“Where did I come from? Tell me the story of me!”—this is the typical plaint of a child demanding to know his origin story, not the stuff of historical argument.

Yet instead of exploring the aesthetic and critical tensions that likely shaped Thompson’s approach to her work and career in her own discrete historical age, Gladwell speeds to the present to explain a “fairly new” concept in social psychology. “Moral licensing” is a process through which people can do a virtuous thing, then use that one good deed to assure themselves that all future negative actions they may happen to perform will also count as good ones. Moral licensing, he glibly intones, is what really explains Thompson’s exclusion from the Royal Academy: after lauding her one painting, members of the academy patted themselves on the back for this one act of generous-minded acceptance of a member of the outcast clan of female artists, and turned her away. This is an analogue to Germans nurturing an ancient tendency to love one Jew at a time while denying basic rights to all others, Gladwell argues. Moral licensing explains the Holocaust. It also explains the election of a woman prime minister of Australia in 2010, and the misogyny she faced for the rest of her tenure in office. In short, people today must have the same psychological makeup as people in 1874 or 1941.

While this might seem like empathy—trying to understand who people really were, how they really thought—it’s fundamentally ahistorical. It seeks to explain us. “Where did I come from? Tell me the story of me!”—this is the typical plaint of a child demanding to know his origin story, not the stuff of historical argument.

The problem with all this public-facing preening of the historical project is that the way we think and the circumstances we think about are fundamentally different than they were in the past. This (among many other reasons) is why most debates about the true character and religio-moral rooting interests of our country’s founders drive historians up the wall. These were people who were different from us. Looking into what we think today to understand their motivations does no one any good. Historians don’t “forgive” or “understand” Washington and Jefferson for owning slaves because it was something that a lot of other rich men and women did. That tepid cultural relativism circumvents analysis in the name of avoiding “judgment.” Instead, following the example of the late Edmund Morgan, historians might think about how the fact of slavery permitted men like these to consider the meaning of freedom.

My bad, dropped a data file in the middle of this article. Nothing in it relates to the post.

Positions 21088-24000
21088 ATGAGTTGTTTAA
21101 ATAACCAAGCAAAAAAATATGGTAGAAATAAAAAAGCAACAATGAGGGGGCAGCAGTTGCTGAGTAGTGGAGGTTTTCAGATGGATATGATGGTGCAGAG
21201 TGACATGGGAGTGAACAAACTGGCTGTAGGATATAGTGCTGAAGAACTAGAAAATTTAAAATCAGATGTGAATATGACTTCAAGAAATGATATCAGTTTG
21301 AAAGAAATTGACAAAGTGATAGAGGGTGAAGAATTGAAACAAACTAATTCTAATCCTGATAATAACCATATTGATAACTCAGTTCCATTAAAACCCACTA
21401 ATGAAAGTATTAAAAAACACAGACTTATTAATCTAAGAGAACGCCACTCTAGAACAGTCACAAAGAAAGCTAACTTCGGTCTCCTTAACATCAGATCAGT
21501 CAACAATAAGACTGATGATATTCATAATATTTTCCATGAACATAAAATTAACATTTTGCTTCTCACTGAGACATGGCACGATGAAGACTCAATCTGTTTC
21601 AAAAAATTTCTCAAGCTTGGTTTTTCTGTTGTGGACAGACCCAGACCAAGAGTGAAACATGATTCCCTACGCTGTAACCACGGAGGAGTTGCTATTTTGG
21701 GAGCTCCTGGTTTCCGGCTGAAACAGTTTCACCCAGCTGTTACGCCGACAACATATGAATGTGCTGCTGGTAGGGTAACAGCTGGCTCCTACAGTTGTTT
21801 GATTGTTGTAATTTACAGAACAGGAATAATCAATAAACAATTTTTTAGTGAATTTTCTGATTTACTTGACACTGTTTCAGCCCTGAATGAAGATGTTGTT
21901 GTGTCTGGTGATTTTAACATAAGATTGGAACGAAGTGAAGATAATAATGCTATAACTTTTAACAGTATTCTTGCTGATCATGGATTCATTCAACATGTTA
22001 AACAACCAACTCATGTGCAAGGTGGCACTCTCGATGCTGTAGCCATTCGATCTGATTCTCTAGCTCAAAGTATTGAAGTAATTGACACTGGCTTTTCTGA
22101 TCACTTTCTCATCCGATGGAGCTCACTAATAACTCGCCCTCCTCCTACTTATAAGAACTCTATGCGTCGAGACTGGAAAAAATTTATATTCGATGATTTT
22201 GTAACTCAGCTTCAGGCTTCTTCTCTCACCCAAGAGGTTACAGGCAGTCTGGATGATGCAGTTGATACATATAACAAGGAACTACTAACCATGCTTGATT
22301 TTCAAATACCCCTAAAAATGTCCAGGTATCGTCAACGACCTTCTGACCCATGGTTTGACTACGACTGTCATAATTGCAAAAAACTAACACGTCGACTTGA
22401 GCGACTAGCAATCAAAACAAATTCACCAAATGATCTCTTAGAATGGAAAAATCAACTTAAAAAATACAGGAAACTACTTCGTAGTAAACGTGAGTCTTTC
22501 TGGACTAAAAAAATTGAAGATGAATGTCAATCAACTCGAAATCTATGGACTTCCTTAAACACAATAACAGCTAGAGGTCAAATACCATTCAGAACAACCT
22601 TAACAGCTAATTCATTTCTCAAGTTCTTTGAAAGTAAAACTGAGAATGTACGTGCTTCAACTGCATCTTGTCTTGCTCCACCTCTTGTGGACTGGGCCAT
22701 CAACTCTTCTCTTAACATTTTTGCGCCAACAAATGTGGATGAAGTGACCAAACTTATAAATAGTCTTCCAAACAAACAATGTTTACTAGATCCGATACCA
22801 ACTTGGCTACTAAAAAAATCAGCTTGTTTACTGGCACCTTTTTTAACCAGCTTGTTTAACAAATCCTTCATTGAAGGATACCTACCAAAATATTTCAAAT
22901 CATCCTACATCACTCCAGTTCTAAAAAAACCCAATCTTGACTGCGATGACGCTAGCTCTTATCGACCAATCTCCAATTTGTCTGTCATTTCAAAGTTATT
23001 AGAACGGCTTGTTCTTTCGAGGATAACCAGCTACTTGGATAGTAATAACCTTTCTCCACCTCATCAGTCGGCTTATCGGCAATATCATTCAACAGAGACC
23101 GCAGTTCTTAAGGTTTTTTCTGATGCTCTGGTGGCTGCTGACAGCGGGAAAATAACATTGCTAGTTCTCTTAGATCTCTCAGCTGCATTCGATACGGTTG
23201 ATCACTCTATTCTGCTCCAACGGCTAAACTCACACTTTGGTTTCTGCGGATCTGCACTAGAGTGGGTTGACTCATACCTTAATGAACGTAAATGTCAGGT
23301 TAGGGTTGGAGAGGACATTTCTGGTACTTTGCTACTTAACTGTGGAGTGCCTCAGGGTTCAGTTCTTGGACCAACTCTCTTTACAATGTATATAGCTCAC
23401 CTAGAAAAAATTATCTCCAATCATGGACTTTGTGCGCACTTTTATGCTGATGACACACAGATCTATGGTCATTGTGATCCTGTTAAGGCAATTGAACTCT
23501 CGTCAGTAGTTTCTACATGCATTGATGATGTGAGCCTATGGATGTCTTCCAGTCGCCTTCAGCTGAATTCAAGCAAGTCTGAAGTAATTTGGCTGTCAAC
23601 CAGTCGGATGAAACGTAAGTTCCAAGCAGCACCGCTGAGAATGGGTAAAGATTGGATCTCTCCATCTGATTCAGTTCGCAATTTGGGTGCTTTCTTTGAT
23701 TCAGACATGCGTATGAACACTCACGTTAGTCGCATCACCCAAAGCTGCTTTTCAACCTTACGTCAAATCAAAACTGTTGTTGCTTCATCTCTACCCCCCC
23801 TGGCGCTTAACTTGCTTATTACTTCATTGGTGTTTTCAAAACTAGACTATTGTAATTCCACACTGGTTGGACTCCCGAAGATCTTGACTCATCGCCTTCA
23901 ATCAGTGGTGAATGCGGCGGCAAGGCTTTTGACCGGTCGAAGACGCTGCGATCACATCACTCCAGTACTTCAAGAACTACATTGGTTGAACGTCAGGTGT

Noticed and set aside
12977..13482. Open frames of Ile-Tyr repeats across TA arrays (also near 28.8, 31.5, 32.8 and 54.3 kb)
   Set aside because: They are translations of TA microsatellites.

“Moral licensing,” or any of the other concepts that provide momentum for the rest of the episodes, simply don’t apply to people of the past—even, I would argue, for figures as recent as Wilt Chamberlain (who, Gladwell says, wouldn’t shoot foul shots underhand because of a “low threshold” . . . don’t ask). Historians evoke alternatives to what we know today: not ego psychology, but things like sin, corruption, luxury, and vice, all of which meant something a great deal different in, say, the eighteenth century than they do today. This difference, approached but never entirely grasped through empathy, conclusively shows that things have changed. And that, in turn, can lead us to imagine how the future might look different from what we know—as well as what we might do to bring that different world about.